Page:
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BRIDGEMAN v. NBA

December 29, 1987

Junior Bridgeman, David Robinson, Armon Gilliam, Reggie Williams, Jose Ortiz, Rory Sparrow, Darrell Walker, Phil Hubbard, and Ken Barlow, Plaintiffs,
v.
National Basketball Association, Atlanta Hawks, Ltd., Boston Celtics Limited Partnership, Capital Bullets Basketball Club, Inc., Chicago Professional Sports Limited Partnership, Dallas Basketball Limited, Denver Nuggets Entertainment Co., L.P., Detroit Pistons Basketball Co., Golden State Warriors, A California Limited Partnership, Houston Rockets Pro Basketball Club Ltd., Jazz Basketball Investors, Jerry H. Buss, d/b/a California Sports and the Los Angeles Lakers, Kings Professional Basketball Club, Inc., LAC Basketball Club, Inc., Meadowlands Basketball Associates, t/a New Jersey Nets, Milwaukee Bucks, Inc., National Advertising Service Inc., Cleveland Cavaliers Division, New York Knickerbockers Basketball, a division of Madison Square Garden Center, Inc., Pacers Basketball Corp., The Philadelphia 76ers Basketball Club, Inc., Phoenix Professional Basketball Club, Ltd., Pro Basketball, Inc., Seattle Supersonics Inc., Spurs Professional Basketball Club, Ltd.; National Basketball Association, Atlanta Hawks, Ltd., Boston Celtics Limited Partnership, Capital Bullets Basketball Club, Inc., Chicago Professional Sports Limited Partnership, Dallas Basketball Limited, Denver Nuggets Entertainment Co., L.P., Detroit Pistons Basketball Co., Golden State Warriors, A California Limited Partnership, Houston Rockets Pro Basketball Club Ltd., Jazz Basketball Investors, Jerry H. Buss, d/b/a California Sports and the Los Angeles Lakers, Kings Professional Basketball Club, Inc., LAC Basketball Club, Inc., Meadowlands Basketball Associates, t/a New Jersey Nets, Milwaukee Bucks, Inc., National Advertising Service Inc., Cleveland Cavaliers Division, New York Knickerbockers Basketball, a division of Madison Square Garden Center, Inc., Pacers Basketball Corp., The Philadelphia 76ers Basketball Club, Inc., Phoenix Professional Basketball Club, Ltd., Pro Basketball, Inc., Seattle Supersonics Inc., Spurs Professional Basketball Club, Ltd., Counterclaimants, v. Junior Bridgeman, David Robinson, Armon Gilliam, Reggie Williams, Jose Ortiz, Rory Sparrow, Darrell Walker, Phil Hubbard, and Ken Barlow, Counterdefendants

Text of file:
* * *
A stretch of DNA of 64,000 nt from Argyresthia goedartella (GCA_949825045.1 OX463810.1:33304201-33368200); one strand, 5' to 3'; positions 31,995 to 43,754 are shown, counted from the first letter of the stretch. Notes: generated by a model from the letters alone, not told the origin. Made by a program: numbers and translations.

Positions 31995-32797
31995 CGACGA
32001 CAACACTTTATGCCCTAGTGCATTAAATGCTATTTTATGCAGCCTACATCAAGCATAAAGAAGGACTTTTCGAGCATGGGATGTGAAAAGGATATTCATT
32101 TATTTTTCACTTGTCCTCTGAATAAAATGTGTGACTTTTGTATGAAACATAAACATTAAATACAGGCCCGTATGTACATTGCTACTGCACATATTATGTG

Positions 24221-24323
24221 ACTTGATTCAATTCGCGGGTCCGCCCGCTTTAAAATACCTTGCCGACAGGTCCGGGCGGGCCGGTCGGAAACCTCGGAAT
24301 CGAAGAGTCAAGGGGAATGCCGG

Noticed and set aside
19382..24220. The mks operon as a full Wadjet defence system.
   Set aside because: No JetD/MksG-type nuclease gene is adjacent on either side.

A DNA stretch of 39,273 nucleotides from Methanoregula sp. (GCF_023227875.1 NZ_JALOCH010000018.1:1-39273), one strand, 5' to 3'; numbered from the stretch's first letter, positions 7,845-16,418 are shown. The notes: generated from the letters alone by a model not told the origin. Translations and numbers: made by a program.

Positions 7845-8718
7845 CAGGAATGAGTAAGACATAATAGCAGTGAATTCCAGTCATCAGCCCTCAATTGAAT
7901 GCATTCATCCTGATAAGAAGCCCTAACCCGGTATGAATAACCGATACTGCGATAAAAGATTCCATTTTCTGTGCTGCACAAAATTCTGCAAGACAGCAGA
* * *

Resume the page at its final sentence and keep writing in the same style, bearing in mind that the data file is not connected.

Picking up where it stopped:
The opinion of the court was delivered by: DEBEVOISE

 DEBEVOISE, District Judge:

 Plaintiffs, a group of current and former players and first round draft choices in the NBA ("the players"), brought this action pursuant to sections 4 and 16 of the Clayton Act, 15 U.S.C. sections 15 and 26, and the Sherman Antitrust Act, 15 U.S.C. section 1 et seq. Their complaint alleges that the enforcement by the National Basketball Association and its 23 member teams (collectively referred to as "the NBA") of the college player draft, the salary cap, and the right of first refusal constitutes an antitrust violation.

 I. PROCEDURAL HISTORY

 Before instituting this action, plaintiffs and the National Basketball Players Association ("the Players Association") filed a class action complaint with this court on October 1, 1987 ("Bridgeman I"), alleging on behalf of themselves and all class members the same antitrust violations against the same defendants that are included in the instant complaint. 87 Civ. 4001. Because the plaintiffs in Bridgeman I sought speedy resolution of the labor exemption issue and the NBA defendants had raised objections to the class action allegations contained in that complaint, I suggested that a second complaint be filed eliminating the class allegations so as to put the case in a procedural posture that would permit an early resolution of the labor exemption issue. Plaintiffs filed the complaint in the present action ("Bridgeman II") on October 16, 1987.